The copyright for the first Mickey Mouse film, Steamboat Willie, is scheduled to expire in 2024, which could have major implications both for Hollywood. In 1998, U.S. President Bill Clinton signed into law the Copyright Term Extension Act (CTEA). This bill extended the length of copyrights to encompass the life of the creator plus the next 75 years. Copyright protection for works published before January 1,1978, was increased by 20 years, meaning its copyright was protected to a total of 95 years from its publication date. This followed on from the Copyright act of 1976 that extended the period from 50 years. The year the bill was signed, the very first Mickey Mouse cartoon, Steamboat Willie, turned 70 years old. The Walt Disney Company, who had lobbied for a copyright extension throughout most of the 1990s, were considered largely responsible for the new bill. It's derisively nicknamed The Mickey Mouse Bill.
The copyright status of Steamboat Willie, as well as much of Disney’s very early output, has been a topic of legal contention for decades. On January 1, 2019, every book, film, and song published in 1923 will fall out of copyright protection, or at least that is what will happen if further attempts to extend copyright are not put forward - but that probably won't happen. As noted by a spokesperson for the Motion Picture Association of America (via Ars Technica), who themselves had lobbied heavily for copyright extension, "While copyright term has been a longstanding topic of conversation in policy circles, we are not aware of any legislative proposals to address the issue." If that is true, then arguably the most influential piece of animation from the 1920s, the one that Disney still use as the logo for their animation department, could become part of the public domain.
Mickey Mouse essentially created the Disney brand as it endures to this day. He remains the defining icon of the company, even as it has expanded into an all-encompassing entertainment giant. The mouse ears are as much a part of Disney’s iconography as Walt’s signature and Cinderella’s castle. Any creator would want to get their hands on Mickey for their own creative means, which is something Disney has worked hard to stave off for decades. As the only studio in Hollywood that still defines itself so heavily by its founder and his creations, they cannot afford to lose control over the thing that makes them special, not to mention the icon that has made them so much money.
Fortunately, for Disney, while the Steamboat Willie short film may eventually slide into public domain, Mickey Mouse himself won’t. That's because Disney still hold a trademark brand on the character, which is separate from the copyright of Steamboat Willie and, thus, falls under a totally different level of legal jurisdiction in the United States. So, the chances of Steamboat Willie knockoffs appearing in the near future are slim because of those trademarks. Stephen Carlisle of Nova Southeastern University notes the tricky legalities behind both copyright and trademarks:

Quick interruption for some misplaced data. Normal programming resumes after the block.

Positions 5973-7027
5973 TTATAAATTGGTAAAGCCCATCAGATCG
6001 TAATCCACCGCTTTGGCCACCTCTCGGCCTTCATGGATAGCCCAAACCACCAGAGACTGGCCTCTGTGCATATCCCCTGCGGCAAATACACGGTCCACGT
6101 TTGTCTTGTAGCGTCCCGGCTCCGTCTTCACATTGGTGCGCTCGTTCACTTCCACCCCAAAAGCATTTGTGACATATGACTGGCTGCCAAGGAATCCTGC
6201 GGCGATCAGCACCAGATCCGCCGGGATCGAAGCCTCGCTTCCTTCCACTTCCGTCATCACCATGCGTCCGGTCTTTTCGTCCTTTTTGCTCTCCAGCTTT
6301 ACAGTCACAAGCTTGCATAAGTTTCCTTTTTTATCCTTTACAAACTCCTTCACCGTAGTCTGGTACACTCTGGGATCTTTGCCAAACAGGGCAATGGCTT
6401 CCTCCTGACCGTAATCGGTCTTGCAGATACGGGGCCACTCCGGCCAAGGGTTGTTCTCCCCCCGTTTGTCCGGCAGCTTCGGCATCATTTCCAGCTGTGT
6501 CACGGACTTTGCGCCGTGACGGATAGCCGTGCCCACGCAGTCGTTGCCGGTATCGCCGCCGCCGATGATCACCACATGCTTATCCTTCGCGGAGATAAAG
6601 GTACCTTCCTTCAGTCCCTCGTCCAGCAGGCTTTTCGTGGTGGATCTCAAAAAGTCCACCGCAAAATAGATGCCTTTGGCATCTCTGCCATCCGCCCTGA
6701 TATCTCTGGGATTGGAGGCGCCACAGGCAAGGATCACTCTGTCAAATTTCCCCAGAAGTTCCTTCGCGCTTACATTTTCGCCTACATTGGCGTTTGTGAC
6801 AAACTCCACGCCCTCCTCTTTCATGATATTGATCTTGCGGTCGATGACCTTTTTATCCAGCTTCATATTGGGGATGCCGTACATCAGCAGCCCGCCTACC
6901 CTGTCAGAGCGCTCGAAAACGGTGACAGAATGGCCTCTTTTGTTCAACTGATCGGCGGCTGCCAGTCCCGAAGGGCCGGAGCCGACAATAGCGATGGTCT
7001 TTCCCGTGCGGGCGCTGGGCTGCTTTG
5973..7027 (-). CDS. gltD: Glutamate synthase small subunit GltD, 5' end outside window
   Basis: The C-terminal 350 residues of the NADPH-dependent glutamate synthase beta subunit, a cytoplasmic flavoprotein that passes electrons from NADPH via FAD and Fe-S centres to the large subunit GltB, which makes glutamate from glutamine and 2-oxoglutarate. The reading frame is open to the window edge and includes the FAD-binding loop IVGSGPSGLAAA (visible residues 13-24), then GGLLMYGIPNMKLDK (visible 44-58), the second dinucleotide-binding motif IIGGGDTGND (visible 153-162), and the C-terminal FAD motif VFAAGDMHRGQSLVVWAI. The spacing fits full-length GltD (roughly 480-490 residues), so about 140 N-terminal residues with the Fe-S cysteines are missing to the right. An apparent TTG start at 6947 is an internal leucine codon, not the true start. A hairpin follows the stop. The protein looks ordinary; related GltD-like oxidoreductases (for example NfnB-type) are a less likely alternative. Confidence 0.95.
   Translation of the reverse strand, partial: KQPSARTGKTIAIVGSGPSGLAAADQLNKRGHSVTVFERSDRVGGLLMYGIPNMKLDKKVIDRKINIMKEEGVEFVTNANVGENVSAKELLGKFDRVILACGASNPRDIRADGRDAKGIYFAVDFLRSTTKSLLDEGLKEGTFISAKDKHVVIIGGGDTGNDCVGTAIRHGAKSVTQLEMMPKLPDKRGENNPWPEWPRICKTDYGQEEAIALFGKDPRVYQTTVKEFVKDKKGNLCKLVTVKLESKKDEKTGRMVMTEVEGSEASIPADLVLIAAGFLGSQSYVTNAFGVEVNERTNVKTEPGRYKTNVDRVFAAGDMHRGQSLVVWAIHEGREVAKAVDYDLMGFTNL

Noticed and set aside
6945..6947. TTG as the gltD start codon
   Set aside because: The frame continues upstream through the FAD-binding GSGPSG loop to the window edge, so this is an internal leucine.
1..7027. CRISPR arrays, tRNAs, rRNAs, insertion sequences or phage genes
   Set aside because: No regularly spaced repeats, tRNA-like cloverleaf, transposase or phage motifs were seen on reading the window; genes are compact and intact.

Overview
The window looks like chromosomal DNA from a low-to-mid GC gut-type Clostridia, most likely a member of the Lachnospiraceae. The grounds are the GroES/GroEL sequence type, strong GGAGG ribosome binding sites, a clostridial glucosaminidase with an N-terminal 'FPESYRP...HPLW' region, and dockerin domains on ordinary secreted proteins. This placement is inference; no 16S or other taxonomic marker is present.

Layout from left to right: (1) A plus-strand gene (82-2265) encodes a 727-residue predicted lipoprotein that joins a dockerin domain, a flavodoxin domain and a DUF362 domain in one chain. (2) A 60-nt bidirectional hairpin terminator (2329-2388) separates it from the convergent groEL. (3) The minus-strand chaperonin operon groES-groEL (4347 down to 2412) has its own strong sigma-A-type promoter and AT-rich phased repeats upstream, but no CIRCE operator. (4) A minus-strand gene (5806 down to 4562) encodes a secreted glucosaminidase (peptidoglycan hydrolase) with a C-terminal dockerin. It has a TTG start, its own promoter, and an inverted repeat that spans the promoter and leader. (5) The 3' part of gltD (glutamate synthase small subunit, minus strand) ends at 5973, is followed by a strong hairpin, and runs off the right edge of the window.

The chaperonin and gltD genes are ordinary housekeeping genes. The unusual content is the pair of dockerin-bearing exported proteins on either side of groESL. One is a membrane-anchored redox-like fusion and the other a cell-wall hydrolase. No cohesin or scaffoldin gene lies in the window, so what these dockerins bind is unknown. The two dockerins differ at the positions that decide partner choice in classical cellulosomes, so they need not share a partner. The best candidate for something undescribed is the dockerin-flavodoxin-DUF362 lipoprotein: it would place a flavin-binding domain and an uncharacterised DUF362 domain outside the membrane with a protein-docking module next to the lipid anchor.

“The use of trademark law to protect works also subject to copyright is nothing new. The first 21 stories about Tarzan, being first published commencing in 1916, are now all in the public domain. Yet, there are no rival stories about Tarzan being currently written by other authors. This is because heirs of Edgar Rice Burroughs, the creator of Tarzan, had the foresight to obtain a trademark on the name “Tarzan.” Armed with this registration, they have been successful in preventing the distribution of works using the “Tarzan” trademark and variations.”
Disney will probably be relieved by that news, but the wider implications for their decades of lobbying for copyright extension expand way beyond the fate of one mere mouse. There is still plenty of time for Disney to lobby for a new copyright extension bill, and it’s not out of the question. Other studios would be happy to follow suit, especially those who wish to hold onto their history. A potentially endless cycle of protection for copyrighted material could hugely change the discourse around art and pop culture, and that's something Disney and Mickey Mouse would benefit from more than others. What's interesting, though, is that the vast majority of animated films that are closely associated with the Disney brand - Snow White, Cinderella, Aladdin, Tangled, and even Frozen - are all reimaginings of iconic stories that now exist in the public domain.